As the college coaches began to matriculate down to the bullpen to observe his pre-game workout, Brennan Price wanted to give them something that would leave a lasting impression.
The 6-6 right-hander was going through his usual warmups in a bullpen on one of the auxillary fields at the Tampa Bay Rays’ practice facility in Port Charlotte, Fla. Price was priming for his start against a team from Houston at the WWBA Underclass World Championships in early October. He was already amped and the juices only heightened as the birddogs collected behind the catcher to see what he had.
Price reached back a little further than normal, looking to get that extra zip on his fastball. Instead, the only pop he came up with was a pitcher’s worst nightmare.
“My arm went stiff, then numb,” Price said. “I knew there was something wrong right away.”
After consultations with doctors and numerous MRIs, it was determined Price had shredded the ligament in his elbow and would require Tommy John surgery to repair the damage.
The news was startling.
“We were totally floored,” said Price’s mother, Kathy.
While her son pondered the idea of an extended period of inactivity and the forecast of missing his entire junior year at Middlesex High School, which by all indication was gearing up for a promising season, his mom, a former athletic trainer in the clinical field, diligently began researching respected doctors who specialized in Tommy John surgery as candidates to perform the procedure. She found Dr. Timothy Kremchek, the team physician for the Cincinnati Reds, who, over the last 17 years, performed over 1,000 such surgeries.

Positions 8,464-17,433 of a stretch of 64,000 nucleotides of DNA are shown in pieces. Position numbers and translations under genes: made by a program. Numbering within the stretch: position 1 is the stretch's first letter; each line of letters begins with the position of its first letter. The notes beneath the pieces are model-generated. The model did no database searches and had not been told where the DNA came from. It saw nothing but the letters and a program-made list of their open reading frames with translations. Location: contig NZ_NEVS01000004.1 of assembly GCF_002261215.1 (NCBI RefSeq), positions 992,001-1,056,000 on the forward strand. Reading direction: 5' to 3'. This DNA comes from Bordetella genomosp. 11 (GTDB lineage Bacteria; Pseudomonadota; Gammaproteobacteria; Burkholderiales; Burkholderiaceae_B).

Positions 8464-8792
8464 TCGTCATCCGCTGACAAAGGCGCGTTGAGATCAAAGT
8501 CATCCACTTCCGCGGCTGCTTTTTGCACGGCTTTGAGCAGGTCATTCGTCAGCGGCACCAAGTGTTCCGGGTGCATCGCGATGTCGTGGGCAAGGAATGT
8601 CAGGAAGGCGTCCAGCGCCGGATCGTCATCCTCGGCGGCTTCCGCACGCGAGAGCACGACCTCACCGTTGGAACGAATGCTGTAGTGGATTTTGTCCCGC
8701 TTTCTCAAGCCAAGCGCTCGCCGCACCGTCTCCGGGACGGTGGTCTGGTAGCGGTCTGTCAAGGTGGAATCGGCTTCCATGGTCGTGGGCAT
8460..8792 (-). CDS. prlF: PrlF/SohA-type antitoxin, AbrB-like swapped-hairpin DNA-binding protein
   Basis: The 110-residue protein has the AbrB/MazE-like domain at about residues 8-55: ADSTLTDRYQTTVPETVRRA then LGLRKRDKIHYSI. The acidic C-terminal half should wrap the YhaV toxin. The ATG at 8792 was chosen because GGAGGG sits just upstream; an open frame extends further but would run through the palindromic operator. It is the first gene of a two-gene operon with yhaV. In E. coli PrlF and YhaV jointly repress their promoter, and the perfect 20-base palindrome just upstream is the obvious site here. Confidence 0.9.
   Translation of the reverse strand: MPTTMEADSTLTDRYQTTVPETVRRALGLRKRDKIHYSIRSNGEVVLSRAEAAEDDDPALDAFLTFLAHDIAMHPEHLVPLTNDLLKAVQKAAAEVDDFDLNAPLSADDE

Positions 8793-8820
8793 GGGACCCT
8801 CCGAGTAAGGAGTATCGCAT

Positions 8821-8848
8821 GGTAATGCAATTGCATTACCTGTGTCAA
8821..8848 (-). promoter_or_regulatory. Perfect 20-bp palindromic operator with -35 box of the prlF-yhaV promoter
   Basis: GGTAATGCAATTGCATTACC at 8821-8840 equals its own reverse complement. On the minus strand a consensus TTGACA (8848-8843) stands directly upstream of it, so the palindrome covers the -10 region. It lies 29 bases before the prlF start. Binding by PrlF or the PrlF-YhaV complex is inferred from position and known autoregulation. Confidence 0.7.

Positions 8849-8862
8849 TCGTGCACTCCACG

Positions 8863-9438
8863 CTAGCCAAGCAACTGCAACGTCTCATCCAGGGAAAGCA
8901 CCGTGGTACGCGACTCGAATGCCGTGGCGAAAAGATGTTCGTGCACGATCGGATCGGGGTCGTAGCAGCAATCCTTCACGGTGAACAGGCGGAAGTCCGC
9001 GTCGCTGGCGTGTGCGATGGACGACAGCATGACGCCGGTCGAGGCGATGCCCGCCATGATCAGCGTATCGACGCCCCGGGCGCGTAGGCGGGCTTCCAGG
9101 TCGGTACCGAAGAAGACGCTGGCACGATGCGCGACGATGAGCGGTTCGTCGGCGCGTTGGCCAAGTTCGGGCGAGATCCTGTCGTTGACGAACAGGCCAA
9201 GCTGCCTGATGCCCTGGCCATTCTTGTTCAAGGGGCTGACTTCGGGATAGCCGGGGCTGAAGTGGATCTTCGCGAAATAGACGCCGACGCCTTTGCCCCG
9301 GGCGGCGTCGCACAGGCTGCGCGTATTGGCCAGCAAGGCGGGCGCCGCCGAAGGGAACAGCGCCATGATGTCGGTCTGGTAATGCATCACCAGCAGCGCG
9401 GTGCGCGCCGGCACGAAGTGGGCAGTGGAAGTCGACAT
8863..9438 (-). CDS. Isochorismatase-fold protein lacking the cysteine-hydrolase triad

“He’s probably in the top three in the country doing this,” Kathy said of Kremchek’s impeccable reputation. “Once we spoke to him, Brennan got a lot more hope.”
Off they went, Brennan, Kathy and father Ray, on a nine-hour drive to Cincinnati, where Kremchek performed the surgery in under an hour despite the revelation that Brennan was among the 14 percent of the entire population of the world, according to Kathy, that doesn’t have the particular ligament in his wrist that is generally used to replace the damaged one in his elbow.
As a result, Kremchek had to remove the tendon from Brennan’s left hamstring as an alternative, meaning the 16-year-old would have the added bonus of rehabbing his leg along with his elbow post-op.
“This guy is a machine,” Kathy Price said of Kremchek. “They drilled three holes in the bone and weaved it through. But, because they used the tendon, it delays the recovery because the tendon has to take on properties of the ligament.”
Note, that will be the one and only time you see the word “delay” in this story, because nothing regarding the rehabilitation is designed other than to increase the time of recovery and Price would have it no other way.
While Price attended off-season team functions, he only sat and watched while teammates casually gathered to hit at batting cages. Even though his progression had him getting healthy ahead of schedule, the inability to actually participate only added to his despair.